Toronto, the cultural mosaic, provides for a rich and diverse community life. A significant proportion of Toronto’s residents are immigrants, with 12% identifying as South Asian, 11% as Chinese and 9% as African Caribbean (City of Toronto, 2013). For some this is an environment which provides everything needed to thrive, but sadly a significant number are excluded and overlooked from these resources.
The Northwest Toronto Service Collaborative is a group of service providers and community memberswho are finding ways to improve services for children, youth and families with mental health and addictions needs in North York and City of York.
“The meaningful engagement of individuals with lived experience changes everything. True or false?”
That is the question that was asked of four members of the Northwest Toronto Service Collaborative’s Youth Advisory Group.
These young people have been offering their input into a systems change initiative in North York and City of York called Peer Positive. This initiative is working to support community service providers to engage ‘peers’ as equal partners in the design, delivery, and review of services.
By Jeff Wright, Program Manager for Rendezvous with Madness Film Festival, and Media Arts Manger at Workman Arts. He also programs for Canadian Music Week, Calgary Underground Film Festival, and CUFF.Docs.
This week, the staff of Workman Arts sets up temporary shop at TIFF Bell Lightbox for its annual film festival, Rendezvous with Madness. RWM has been exploring and encouraging dialogue about mental illness and addiction through the medium of film for 22 years, and we just announced that our opening night screening of Rocks in My Pockets (the first ever feature-length animated film about mental illness) has sold out.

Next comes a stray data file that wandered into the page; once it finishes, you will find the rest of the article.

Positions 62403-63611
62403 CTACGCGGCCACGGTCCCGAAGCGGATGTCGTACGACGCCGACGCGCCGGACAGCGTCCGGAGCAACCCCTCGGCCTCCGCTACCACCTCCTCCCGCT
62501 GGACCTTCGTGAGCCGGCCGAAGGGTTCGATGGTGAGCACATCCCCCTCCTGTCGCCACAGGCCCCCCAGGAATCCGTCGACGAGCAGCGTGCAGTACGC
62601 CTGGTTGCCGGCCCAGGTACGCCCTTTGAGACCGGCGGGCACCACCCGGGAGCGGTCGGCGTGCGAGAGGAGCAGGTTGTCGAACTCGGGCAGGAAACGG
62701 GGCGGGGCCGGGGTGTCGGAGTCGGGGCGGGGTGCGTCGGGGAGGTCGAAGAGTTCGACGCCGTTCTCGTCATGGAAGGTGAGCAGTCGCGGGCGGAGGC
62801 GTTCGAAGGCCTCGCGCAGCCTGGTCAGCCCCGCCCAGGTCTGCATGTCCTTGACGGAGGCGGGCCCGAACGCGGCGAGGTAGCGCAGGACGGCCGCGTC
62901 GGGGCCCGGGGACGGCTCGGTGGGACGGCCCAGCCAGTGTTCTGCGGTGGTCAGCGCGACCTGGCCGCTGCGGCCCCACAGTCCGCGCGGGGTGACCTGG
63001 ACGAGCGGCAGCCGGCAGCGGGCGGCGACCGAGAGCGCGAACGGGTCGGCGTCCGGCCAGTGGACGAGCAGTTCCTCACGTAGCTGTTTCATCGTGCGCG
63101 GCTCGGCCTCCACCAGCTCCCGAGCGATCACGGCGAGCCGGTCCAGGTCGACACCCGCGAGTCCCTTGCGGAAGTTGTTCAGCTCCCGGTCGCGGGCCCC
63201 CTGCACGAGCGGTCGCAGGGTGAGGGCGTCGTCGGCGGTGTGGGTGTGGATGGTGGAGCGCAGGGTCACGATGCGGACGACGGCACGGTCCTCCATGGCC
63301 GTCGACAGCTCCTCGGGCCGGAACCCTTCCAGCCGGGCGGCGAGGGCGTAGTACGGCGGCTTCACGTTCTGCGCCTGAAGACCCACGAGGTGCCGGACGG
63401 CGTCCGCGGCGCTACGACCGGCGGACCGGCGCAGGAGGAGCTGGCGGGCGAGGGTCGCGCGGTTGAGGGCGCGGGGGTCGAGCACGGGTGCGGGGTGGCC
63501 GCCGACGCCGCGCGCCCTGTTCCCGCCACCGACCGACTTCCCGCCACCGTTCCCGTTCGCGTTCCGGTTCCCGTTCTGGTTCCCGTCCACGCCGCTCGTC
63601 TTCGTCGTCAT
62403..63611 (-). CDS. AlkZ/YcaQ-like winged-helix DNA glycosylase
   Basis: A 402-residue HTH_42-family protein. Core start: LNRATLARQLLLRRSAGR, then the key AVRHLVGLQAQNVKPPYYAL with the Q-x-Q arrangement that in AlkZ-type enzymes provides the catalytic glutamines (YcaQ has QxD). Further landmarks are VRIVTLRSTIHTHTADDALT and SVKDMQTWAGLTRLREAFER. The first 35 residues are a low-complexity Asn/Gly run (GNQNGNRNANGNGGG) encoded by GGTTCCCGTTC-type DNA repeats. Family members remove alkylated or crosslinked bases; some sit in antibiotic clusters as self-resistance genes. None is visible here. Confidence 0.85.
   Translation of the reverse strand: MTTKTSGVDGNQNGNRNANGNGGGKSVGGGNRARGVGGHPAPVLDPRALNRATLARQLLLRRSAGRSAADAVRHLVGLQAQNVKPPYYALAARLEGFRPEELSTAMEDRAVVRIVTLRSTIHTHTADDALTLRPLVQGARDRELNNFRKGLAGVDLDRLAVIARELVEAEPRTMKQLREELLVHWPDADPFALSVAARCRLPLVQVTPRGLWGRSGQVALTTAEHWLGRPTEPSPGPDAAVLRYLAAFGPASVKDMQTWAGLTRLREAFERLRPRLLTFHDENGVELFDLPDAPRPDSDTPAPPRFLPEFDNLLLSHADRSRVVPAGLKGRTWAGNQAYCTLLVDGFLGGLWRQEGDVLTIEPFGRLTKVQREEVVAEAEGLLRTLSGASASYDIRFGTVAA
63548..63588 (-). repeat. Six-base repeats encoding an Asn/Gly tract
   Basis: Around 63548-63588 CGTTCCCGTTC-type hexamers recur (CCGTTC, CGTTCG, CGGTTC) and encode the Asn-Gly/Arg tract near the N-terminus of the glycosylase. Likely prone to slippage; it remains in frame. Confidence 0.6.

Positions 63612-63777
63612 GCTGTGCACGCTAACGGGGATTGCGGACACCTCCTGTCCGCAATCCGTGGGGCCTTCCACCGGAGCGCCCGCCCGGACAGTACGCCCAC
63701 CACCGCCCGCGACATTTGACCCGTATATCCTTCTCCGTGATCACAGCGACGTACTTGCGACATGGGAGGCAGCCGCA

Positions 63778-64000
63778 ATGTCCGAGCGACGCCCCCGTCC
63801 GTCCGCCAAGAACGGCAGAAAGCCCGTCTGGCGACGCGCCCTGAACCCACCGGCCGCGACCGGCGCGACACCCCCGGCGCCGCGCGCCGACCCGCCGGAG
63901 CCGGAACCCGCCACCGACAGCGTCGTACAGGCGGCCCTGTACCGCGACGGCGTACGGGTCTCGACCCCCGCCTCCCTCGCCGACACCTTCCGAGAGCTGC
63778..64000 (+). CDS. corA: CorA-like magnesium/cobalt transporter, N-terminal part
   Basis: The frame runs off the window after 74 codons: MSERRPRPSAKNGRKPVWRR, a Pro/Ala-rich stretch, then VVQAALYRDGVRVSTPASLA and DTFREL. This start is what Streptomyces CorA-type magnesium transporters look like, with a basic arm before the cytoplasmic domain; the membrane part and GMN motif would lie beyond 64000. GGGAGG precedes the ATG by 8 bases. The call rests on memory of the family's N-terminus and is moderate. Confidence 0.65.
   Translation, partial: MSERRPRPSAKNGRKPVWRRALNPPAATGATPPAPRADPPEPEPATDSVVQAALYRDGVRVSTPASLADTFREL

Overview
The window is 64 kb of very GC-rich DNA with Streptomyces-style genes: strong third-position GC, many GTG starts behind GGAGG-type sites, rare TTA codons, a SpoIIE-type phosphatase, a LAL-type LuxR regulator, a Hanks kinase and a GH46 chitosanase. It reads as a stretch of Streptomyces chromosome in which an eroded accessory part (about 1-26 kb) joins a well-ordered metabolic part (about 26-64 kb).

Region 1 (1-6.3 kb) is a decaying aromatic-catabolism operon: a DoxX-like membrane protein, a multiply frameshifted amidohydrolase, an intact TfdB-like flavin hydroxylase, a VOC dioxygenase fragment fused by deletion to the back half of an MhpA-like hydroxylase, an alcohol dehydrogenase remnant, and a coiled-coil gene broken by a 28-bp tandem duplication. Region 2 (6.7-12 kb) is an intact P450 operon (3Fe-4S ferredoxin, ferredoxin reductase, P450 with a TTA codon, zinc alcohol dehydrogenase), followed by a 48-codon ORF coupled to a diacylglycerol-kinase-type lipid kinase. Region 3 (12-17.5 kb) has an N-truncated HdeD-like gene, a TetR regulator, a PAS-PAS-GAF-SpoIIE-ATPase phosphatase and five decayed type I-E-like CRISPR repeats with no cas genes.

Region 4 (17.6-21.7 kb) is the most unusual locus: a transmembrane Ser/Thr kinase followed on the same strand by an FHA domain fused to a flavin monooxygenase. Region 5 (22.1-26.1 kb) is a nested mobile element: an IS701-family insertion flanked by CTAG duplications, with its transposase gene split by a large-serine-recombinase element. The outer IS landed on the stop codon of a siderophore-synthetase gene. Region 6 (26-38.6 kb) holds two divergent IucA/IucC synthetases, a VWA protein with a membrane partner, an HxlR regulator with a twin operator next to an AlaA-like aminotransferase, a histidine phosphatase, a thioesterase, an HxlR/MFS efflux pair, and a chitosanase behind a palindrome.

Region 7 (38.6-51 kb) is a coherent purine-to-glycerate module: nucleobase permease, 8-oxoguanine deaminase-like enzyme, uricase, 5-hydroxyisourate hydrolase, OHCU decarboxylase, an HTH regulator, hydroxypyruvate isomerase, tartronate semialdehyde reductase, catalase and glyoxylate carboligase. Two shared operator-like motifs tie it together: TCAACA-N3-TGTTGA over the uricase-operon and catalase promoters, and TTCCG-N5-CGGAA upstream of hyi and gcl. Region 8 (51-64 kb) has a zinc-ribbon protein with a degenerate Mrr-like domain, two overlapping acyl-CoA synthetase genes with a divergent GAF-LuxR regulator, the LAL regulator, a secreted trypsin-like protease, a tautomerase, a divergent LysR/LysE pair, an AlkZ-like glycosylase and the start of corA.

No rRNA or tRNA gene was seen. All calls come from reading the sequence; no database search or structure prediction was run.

By Lori Spadorcia, Vice President, Communications and Partnerships at CAMH
When the news came across the twitterverse, I was in an Executive Leadership Team meeting. It seemed unreal for Canada but soon after the emails started to file in one by one – subject line: “I’m ok, in lockdown but safe”. Several of my former colleagues and friends were keeping in touch – no doubt also hoping to receive information from the outside to understand the situation around them. I worked on Parliament Hill for a decade – it was an absolute privilege and it still feels like a home to me. In fact, I remember being in those exact hallways during another horrific event – 9/11.
Ironically, I was to attend an event that afternoon with the Prime Minister and Malala Yousafzai on her first visit to Canada – Malala herself a symbol of the global fight against terrorism.